Waitakere United may be short on years, but the club has already achieved a considerable amount in its short existence - most conspicuously, winning the OFC O-League and consequently achieving a place at the FIFA Club World Cup Japan 2007.
Founded in 2004 to form part of the newly-established New Zealand Football Championship, an air of expectation immediately surrounded the club. This feeling strengthened when they finished the inaugural championship's regular season as runners-up, but after making light work of Waikato FC to reach the Grand Final, they narrowly lost a five-goal contest to a formidable Auckland City side, who had quickly emerged as their rivals' nemesis.
The loss proved a teaser to further disappointment for Waitakere. Indeed, they ended the ensuing season down in sixth position out of eight, with 11 defeats from 21 matches.
Rather than dwell on their failure to bring instant silverware to the city, though, head coach Steve Cain chose to accentuate the plusses. A crop of the players at his disposal were, he trusted, good enough to mix it with the country's - and potentially the continent's - elite, their talents simply needed complimenting. Therefore, one-time New Zealand international goalkeeper Michael Utting arrived in West Auckland, along with his former All Whites team-mates Allan Pearce and Rupesh Puna, gifted Solomon Islands striker Commins Menapi and the Brazilian Pedro Santos, whose unpredictable skills were summoned to unlock NZFC defences.
Perhaps equally as important to Waitakere's progression, however, was the decision of the club's power figures to reshuffle coaching duties. Cain, who had previously overseen all footballing activity at the club, was relinquished of his lesser assignments to focus exclusively on the senior squad. The move paid dividends.
With the tactician assuming a more hands-on role, United streaked to the front of the 2006/07 NZFC regular season, form which was rewarded by a huge stroke of fortune. Indeed, when Vanuatu's Port Vila Sharks withdrew from the 2007 O-League, the Oceania Football Confederation announced that they would be replaced by an additional outfit from New Zealand, specifically the side who ended the first of three phases of the NZFC's regular season atop of the standings.
This added a huge slice of significance to the top-of-the-table clash between YoungHeart Manawatu and Waitakere United, and it was Cain's charges who emerged victorious from an enduring encounter, a Menapi goal on the hour sinking his former employers. Thereafter, Waitakere overcame Hawkes Bay and Otago United to bank a spot alongside rivals Auckland City in Group A of the 2007 O-League.
"This is just unbelievable," enthused Cain at the time, "the chance for these players and the prize that is up for grabs. It is not something that was even on the horizon as recently as a month ago, but we are determined to win it. We must do our utmost to go a step further and qualify for the FIFA world finals - imagine what that would do for the game in our region!"
Waitakere's attentions then returned to the NZFC, and for the first time, the club finished the regular season in pole position to qualify directly for the Grand Final. In a repeat of the 2004/05 showpiece, they were confronted by Auckland City, who duplicated their 3-2 triumph of two years previous to claim a third successive crown.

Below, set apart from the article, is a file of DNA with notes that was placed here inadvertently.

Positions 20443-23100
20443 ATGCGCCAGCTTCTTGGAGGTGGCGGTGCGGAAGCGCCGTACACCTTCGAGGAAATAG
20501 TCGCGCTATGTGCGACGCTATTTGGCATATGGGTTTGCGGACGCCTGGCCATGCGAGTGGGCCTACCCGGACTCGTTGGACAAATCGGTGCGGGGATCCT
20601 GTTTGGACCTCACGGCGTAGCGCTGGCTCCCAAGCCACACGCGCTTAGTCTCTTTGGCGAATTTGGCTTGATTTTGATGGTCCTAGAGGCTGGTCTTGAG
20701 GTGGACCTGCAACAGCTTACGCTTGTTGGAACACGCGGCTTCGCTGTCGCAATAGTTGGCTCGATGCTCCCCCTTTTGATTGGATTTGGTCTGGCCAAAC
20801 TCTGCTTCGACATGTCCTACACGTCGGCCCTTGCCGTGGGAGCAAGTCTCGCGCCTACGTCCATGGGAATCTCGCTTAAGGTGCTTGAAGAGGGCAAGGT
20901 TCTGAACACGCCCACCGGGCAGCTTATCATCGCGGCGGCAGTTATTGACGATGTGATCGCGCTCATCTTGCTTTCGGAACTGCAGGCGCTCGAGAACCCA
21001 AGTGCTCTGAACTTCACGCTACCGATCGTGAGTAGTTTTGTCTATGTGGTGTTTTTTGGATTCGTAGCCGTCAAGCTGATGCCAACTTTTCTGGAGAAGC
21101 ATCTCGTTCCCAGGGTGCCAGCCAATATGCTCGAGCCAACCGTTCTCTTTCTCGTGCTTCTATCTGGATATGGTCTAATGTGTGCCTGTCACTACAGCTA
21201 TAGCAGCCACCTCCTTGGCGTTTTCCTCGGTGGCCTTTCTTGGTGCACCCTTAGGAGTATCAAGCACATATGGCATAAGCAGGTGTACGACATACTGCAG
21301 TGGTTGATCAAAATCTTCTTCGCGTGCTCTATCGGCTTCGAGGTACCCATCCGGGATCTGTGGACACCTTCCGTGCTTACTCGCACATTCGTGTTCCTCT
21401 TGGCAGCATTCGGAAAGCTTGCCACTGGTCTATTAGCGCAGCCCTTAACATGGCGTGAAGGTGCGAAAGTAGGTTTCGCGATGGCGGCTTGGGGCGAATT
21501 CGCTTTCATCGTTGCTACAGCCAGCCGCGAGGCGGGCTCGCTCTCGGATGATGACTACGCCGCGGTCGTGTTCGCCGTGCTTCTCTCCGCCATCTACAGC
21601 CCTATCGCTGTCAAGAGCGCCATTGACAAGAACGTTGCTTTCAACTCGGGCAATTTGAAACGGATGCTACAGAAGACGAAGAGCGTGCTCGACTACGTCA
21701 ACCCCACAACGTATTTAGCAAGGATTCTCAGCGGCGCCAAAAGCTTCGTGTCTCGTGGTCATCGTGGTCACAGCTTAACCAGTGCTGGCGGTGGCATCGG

The road to Japan
If Waitakere United sneaked into the O-League through the back door, then they exited the tournament on the red carpet following a triumphant campaign. After playing out two entertaining 2-2 draws with Auckland City, United pipped their compatriots for a place in the final by virtue of their superior goal difference in the three-team pool, which was achieved courtesy of 6-1 and 3-0 wins over AS Mont-Dore of New Caledonia.
There they faced Group B winners and Fijian champions Ba, who edged the first of their two encounters 2-1 on home soil on 21 April. Although the visitors felt aggrieved not to have returned to New Zealand on level terms, coach Cain was not despondent: "We head home with just the one goal deficit and a vital away goal," he said.
It was a goal that would prove crucial. In the return leg eights days later, a Pearce header, coupled with some inspired goalkeeping from Utting, earned Waitakere a 1-0 victory, the O-League title and a coveted place in the FIFA Club World Cup Japan 2007.
Imposing, intelligent and assured in possession, Danny Hay is very much Waitakere's look-to man. Now 32, the All Whites captain has a wealth of experience under his belt, including appearances in the English Premiership and the prestigious UEFA Champions League for Leeds United. From his central defensive berth, Hay is renowned for his impelling leadership and expert reading of the game, and can also lend his weight to the cause when attacking or defending set pieces.
At the front end of the United formation, Commins Menapi is an incessant menace to opposing defences, his energy, ball skills and killer instinct in front of goal a regular source of victories.
At the reins
Having acted as New Zealand national team assistant and been at the Papua New Guinea controls, Steve Cain is now relishing the day-to-day rigours of club football. Having overseen Waitakere United's rapid progression over the last couple of seasons, the forward-thinking Englishman is now looking ahead to pitting his wits against some of the sport's top coaches in Japan.